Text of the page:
“We are related. Nii’kinaaganaa.”
The opening lines of Becoming Kin, a new book by Anishinaabe writer Patty Krawec, speak to our relationship with all living things. And this relationship means that we have responsibilities to each other.
In the following excerpt, from the chapter “Creation: How We Got Here,” she explores how Christian and Indigenous origin stories diverge and why it matters.
Sometimes the centre is created by the act of revolving around it. Creation stories are that kind of centre. We circle around them, coming back to these fundamental narratives again and again, looking for clues about our relationship with the world around us, for clues about how we got here and why we are here.
The Anishinaabe creation story, like that of the Christian narrative, begins with a thought. From this thought comes a breath, and with that breath all things come into existence, like seeds flying into the universe: stars and planets, earth, land, and water, plants, animals, and finally humans. Earth is understood to be a woman, our Mother, who preceded man. From her come all living things, and water is her blood. After all things were made, the Creator takes four parts of Mother Earth and blows into them, and with this breath man is created. Humans are the last form of life to be created, lowered down onto the earth, the least and neediest of all creation. This is a lesson in humility: We are the least of all creation. Creation existed without us, and despite everything we have done to her, she continues to provide for us.
“When all of these beings were created, they promised Gichi-manidoo that they would live together and help all other levels of Creation survive.” This is an important teaching that Wendy Makoons Geniusz draws on in her book Our Knowledge Is Not Primitive. Not only did each successive level of creation need what had come before, but they collectively promised to care for each other. She notes that of all the layers of creation, only the rocks, natural forces, and spirits would survive independently. But they would not be content if they survived alone because they could not keep their promise to ensure survival for all others.f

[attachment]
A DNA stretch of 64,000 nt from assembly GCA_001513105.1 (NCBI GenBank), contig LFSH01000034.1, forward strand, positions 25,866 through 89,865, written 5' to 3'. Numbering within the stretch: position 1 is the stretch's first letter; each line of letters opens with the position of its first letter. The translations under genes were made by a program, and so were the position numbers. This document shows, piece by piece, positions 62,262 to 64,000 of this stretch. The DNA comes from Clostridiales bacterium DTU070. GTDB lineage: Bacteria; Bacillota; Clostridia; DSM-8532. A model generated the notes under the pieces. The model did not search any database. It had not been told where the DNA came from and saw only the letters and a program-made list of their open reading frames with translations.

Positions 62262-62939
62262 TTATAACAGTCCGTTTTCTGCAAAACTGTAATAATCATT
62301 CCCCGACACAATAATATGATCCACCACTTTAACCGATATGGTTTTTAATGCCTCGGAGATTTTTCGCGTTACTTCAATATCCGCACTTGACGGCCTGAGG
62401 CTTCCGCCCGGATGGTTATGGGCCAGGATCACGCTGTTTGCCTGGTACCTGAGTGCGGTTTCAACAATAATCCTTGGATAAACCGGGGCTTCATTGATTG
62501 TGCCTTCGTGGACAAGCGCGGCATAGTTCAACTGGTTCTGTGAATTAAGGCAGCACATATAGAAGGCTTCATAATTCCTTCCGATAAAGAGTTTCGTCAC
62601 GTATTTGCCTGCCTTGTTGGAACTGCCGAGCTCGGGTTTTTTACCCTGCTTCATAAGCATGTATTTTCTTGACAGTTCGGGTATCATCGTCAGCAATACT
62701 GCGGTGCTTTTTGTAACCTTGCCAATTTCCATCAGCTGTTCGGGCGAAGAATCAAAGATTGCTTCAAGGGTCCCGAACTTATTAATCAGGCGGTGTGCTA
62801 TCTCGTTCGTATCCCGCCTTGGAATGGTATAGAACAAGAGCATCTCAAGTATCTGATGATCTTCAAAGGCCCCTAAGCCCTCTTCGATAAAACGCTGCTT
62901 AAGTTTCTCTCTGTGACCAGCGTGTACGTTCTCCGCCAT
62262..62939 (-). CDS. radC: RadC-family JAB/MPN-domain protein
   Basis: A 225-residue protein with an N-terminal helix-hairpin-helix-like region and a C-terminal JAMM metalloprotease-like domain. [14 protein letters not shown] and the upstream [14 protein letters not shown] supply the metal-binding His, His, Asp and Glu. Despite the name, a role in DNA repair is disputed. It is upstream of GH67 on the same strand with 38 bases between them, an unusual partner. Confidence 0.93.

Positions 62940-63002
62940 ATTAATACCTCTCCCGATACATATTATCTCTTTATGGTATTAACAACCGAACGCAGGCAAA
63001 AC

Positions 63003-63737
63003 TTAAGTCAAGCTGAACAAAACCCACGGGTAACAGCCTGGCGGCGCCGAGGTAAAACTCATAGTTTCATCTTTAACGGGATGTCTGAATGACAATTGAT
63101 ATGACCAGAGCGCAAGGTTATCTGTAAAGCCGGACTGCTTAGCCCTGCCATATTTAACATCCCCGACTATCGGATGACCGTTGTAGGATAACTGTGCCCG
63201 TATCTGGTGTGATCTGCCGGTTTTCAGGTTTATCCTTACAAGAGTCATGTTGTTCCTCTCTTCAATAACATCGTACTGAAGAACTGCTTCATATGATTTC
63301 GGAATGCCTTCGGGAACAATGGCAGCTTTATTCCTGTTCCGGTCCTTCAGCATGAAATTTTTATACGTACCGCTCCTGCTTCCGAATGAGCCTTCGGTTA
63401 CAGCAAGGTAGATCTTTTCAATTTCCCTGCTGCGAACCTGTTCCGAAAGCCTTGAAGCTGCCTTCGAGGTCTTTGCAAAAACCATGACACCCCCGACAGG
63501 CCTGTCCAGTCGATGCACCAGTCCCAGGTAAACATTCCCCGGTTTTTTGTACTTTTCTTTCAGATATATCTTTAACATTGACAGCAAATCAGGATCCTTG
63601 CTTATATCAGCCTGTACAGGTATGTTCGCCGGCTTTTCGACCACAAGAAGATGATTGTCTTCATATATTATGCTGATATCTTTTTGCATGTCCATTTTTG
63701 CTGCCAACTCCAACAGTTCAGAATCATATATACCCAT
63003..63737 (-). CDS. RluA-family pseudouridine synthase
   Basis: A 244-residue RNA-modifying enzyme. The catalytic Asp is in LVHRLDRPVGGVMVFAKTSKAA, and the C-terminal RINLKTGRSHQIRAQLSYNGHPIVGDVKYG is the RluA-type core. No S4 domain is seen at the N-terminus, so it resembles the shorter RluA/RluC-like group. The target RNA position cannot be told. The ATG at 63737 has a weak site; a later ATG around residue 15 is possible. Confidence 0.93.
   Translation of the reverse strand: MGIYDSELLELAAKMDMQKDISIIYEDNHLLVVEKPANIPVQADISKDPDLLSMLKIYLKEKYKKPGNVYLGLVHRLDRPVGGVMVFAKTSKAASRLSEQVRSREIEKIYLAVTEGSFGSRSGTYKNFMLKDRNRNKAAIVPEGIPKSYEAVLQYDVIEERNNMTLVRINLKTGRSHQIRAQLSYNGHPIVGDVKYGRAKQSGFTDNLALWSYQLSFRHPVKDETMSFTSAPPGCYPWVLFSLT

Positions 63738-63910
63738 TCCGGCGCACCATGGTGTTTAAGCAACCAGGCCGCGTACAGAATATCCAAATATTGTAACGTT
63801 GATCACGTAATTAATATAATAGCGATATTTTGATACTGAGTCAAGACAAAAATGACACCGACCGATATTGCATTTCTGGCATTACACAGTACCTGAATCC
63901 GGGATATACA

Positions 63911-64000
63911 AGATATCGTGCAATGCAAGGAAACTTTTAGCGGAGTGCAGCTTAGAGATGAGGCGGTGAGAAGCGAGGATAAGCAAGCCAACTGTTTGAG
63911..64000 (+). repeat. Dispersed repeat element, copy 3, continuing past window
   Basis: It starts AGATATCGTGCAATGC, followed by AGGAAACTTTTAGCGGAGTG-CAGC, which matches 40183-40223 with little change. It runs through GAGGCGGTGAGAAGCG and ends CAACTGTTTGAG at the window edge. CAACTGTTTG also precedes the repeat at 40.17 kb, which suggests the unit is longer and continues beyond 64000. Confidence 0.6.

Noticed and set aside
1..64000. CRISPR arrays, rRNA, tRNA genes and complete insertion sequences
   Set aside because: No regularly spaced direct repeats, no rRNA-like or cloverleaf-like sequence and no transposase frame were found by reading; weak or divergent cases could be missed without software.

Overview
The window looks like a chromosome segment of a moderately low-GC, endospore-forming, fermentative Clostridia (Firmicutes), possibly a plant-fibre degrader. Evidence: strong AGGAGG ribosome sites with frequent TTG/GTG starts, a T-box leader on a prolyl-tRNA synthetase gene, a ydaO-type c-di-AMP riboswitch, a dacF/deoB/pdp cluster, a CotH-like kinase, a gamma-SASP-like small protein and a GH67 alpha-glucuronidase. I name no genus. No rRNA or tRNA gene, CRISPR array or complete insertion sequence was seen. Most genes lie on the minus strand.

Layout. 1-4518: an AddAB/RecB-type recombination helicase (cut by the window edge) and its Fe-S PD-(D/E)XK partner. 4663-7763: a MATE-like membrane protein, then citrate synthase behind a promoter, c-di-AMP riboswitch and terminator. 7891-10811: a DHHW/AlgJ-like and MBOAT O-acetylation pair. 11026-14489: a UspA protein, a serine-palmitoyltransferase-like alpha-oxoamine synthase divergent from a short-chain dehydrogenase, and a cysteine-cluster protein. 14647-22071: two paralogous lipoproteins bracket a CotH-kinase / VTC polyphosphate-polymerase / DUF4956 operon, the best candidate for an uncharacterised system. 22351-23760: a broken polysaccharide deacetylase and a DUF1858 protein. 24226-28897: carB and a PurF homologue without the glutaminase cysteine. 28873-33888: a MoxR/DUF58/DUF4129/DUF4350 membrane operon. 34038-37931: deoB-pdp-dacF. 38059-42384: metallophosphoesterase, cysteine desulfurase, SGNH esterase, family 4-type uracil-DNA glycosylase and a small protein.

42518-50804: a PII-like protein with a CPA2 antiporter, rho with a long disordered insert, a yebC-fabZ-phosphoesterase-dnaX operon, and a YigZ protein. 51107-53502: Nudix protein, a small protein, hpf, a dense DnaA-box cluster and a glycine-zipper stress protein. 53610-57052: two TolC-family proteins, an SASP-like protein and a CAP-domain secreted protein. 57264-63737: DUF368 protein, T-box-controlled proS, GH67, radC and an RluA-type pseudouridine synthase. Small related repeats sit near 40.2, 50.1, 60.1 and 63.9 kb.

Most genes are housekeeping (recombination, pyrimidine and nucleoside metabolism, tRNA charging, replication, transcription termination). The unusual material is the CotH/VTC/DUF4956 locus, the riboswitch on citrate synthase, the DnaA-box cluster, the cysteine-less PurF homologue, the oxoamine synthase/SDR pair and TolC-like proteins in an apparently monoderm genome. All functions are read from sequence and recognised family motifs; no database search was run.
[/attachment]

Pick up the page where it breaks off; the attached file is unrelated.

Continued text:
The Creator provided all beings, human and not human, with original instructions: information about our responsibilities and obligations. Many traditions have this idea of original instructions. The early commands to Adam and Eve, the words of Moses — these could be seen as original instructions. The words of Jesus form the original instructions to the church. Part of our responsibility as human beings is to remember these and then build our lives around them. To remember ourselves.
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Unlike the Christian creation story, the Anishinaabe creation story does not contain a fall or an expulsion. Our expulsion only happens later: at the time of colonization, when the Western world arrives at our doorstep. In our story, Nanaboozhoo, one of the original humans, walks the world meeting and naming the animals. He meets other people and lives in relationship with them. Like in the story of Cain exiled to the land of Nod, there is no explanation for who these other people are; they just are.
The Anishinaabe also have a story of wandering, a circling of sorts, around the lands in which the Creator placed us. We begin in the West and move east through lands of water and wild rice, and then centuries later we circle back, leaving communities dotting the lands and waters above and below the Great Lakes. Our migration was not a search for home; it was a return.
The history of the Christian West revolves around a different centre. Beginning with possibility, it ends in punishment as the first man and woman are cast from Eden. It reads itself into the captivity of the Hebrews in Egypt and their conquest of Canaan, a pattern of expulsion and conquest that would repeat when the church fled Jerusalem and became Rome and then left Europe and subjugated the Americas and the Pacific. It is a story of continual wandering and searching for a place to make a home, often through violence. This is a central theme in literature and movies; from Wagon Train to Star Trek, Americans admire this desire to boldly go and then bravely defend themselves from those who resent discovery. Discovery, after all, has never been good for those it has uncovered. It inevitably leads to exploitation and death.